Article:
According to the Felony Information that was filed on October 17, 2017, Brock promised investors that this IRA Exit Strategy would help them to avoid paying taxes on IRA withdrawals, which are normally subject to IRS penalties and taxes. Specifically, Brock gave his clients tax forms which falsely showed they were investors in his business, and that the company had incurred substantial losses.  These losses were then used to offset tax liabilities from their IRA withdrawals on fraudulent income tax returns that they were instructed to file with the IRS.

According to the Department of Justice, Brock fraudulently raised over $10.8 million by making false representations to investors regarding this “IRA Exit Strategy,” and by misrepresenting the financial condition of his company and other matters.  On at least one occasion the DOJ alleges Brock transferred $196,323 of a client’s investment funds and used the money for his own personal and business expenses.

Brock faces a maximum sentence of five years in prison for tax evasion, 20 years in prison for securities fraud and 20 years in prison for wire fraud. He will also be ordered to pay restitution and monetary penalties.  Sentencing is scheduled for March 5, 2018 before U.S. District Court Judge Ted Stewart.

This is not the first time that Brock has had run-ins with government regulators.  In April of 2006 he entered into a Stipulation and Consent Order with the Utah Division of Securities, which is obtainable through a government records (GRAMA) request.  As part of  that settlement Brock was barred from associating with a broker-dealer or investment adviser licensed in the State of Utah – for life.

He was also specifically prohibited from “advising individuals in any way regarding the sale, promotion or purchase of securities; and presenting seminars in order to solicit business for, or otherwise make referrals to, for any form of compensation, any broker-dealer, agent, investment adviser or investment representative licensed in Utah.”

It is unclear to me whether Brock violated the terms of his settlement with the state when he solicited investors for Mutual Benefit, but I assume the state is looking into that possibility.

Although this 2006 settlement is no longer available on the Division of Securities’ online database, the fact that Brock has been permanently barred from selling securities is disclosed on FINRA’s website brokercheck.com.  It is always a good idea to run a search on Broker Check before doing business with anyone in the financial services industry.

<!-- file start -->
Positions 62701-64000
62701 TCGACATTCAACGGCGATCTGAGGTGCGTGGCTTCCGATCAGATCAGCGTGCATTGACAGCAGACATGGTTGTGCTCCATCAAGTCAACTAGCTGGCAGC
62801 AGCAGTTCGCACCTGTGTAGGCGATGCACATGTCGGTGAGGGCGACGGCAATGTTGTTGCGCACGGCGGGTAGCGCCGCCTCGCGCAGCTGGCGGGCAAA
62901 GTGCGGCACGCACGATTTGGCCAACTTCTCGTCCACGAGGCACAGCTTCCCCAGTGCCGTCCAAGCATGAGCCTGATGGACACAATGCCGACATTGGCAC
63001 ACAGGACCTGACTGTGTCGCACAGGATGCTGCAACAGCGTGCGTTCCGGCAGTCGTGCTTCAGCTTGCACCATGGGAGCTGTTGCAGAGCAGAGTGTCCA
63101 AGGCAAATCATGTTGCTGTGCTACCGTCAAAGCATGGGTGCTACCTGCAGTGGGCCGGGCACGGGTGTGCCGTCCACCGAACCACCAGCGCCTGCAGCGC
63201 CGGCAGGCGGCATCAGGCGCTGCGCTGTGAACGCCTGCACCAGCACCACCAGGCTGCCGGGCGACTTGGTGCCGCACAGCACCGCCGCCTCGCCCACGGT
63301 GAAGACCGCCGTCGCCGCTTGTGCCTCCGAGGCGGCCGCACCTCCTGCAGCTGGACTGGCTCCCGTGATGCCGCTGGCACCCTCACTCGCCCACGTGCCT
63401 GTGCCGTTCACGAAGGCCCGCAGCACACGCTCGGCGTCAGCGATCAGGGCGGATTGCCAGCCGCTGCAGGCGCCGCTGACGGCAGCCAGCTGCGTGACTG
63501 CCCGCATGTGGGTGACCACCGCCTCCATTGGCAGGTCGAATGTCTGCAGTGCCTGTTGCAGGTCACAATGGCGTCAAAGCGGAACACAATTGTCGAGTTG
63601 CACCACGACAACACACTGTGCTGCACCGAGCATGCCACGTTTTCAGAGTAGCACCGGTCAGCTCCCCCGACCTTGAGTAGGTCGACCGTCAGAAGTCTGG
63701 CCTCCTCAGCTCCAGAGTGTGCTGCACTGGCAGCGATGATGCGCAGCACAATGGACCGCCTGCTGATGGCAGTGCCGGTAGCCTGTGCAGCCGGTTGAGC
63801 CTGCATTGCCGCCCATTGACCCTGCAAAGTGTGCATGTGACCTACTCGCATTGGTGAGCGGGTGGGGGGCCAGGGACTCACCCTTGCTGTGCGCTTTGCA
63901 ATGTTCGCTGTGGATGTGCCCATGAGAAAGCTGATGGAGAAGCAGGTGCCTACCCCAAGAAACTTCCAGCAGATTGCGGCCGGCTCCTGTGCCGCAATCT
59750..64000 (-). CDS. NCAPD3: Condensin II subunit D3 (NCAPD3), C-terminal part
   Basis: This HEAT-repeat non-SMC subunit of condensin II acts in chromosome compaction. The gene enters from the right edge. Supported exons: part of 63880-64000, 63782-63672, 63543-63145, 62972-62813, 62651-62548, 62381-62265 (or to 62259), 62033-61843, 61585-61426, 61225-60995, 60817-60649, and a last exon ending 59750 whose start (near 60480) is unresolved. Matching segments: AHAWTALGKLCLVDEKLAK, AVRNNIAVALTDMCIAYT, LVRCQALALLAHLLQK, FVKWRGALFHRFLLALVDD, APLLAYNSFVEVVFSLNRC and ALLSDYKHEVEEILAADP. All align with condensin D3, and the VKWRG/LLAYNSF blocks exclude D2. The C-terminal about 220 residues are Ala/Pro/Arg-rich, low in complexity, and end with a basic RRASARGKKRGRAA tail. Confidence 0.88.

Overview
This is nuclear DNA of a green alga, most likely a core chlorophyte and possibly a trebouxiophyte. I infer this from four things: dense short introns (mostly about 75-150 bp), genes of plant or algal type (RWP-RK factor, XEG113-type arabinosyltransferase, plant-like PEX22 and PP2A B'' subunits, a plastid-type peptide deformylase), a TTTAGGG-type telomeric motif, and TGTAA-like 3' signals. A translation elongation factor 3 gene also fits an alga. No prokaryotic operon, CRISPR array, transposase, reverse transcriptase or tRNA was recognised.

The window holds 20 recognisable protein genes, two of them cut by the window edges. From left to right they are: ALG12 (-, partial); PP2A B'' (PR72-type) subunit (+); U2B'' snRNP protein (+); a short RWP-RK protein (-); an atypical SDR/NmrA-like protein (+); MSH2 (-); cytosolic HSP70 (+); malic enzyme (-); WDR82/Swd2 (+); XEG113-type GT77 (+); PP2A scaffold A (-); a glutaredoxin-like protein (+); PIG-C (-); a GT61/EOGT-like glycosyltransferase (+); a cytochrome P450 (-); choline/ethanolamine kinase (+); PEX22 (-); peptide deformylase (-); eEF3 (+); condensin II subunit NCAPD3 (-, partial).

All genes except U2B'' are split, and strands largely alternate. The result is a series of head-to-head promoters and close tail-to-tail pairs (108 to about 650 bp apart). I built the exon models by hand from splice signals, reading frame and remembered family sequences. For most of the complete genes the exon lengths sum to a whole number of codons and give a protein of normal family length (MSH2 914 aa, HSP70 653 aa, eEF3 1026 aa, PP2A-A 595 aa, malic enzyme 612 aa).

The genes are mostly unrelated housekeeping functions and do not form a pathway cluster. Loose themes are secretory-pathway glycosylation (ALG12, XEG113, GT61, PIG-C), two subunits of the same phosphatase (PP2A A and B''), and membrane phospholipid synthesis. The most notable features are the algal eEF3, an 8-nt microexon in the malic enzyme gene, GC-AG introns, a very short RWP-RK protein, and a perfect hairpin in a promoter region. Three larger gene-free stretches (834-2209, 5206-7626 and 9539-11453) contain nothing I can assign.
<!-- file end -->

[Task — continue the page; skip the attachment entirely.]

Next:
Mr. Brock is also somewhat infamous for a lawsuit he filed against the Utah Division of Securities in 2010 for $357.6 million.  In the lawsuit he an another man, Jay Rice, accused state regulators of targeting them without proof of wrongdoing in an over-zealous campaign to bring down securities violators. They claimed that they were put out of business and forced to declare bankruptcy as a result of the agency’s actions. “They destroyed my reputation maliciously and wholly without cause,” Mr. Brock said in an interview at the time. “ Among the claims in the lawsuit are allegations that the Securities Division bribed Mr. Rice’s clients, went through Mr. Brock’s computers without permission and sent out a press release announcing the action to bar him from the securities industry that contained false information.

U.S. District Court Judge Tena Campbell initially dismissed the case in July 2010 based on governmental immunity, but then the U.S. 10th Circuit Court of Appeals reversed and remanded just the portion of the case alleging violations of their state constitutional rights.

If you lost money or are facing IRS penalties after working with Hank Brock of Mutual Benefit International Group please share your story in the comments below.

Copyright © 2017 by Mark W. Pugsley. All Rights Reserved.

 

The Financial Fraud Institute is coming to St. George, Utah

STOP FRAUD UTAH and the Financial Fraud Institute are coming to St. George!  The event will take place on November 2nd from 4:00 to 7:00 p.m., at the Dixie Center.  The keynote speaker will be John W. Huber the United States Attorney for the District of Utah. Click on this link to access the brochure.

STOP FRAUD UTAH is a collaboration of federal, state, and local law enforcement and self-regulatory organizations working together to fight fraud in Utah by educating the community about ways to avoid being victimized. What is unique about this program is the depth of cooperation among federal, state, local law enforcement and self-regulatory organizations.  STOP FRAUD UTAH includes the following state and federal agencies:

• The SEC
• The United States Attorney’s Office
• The Commodities Futures Trading Commission
• The FBI
• The IRS
• The Financial Industry Regulatory Authority (FINRA)
• Utah Attorney General’s Office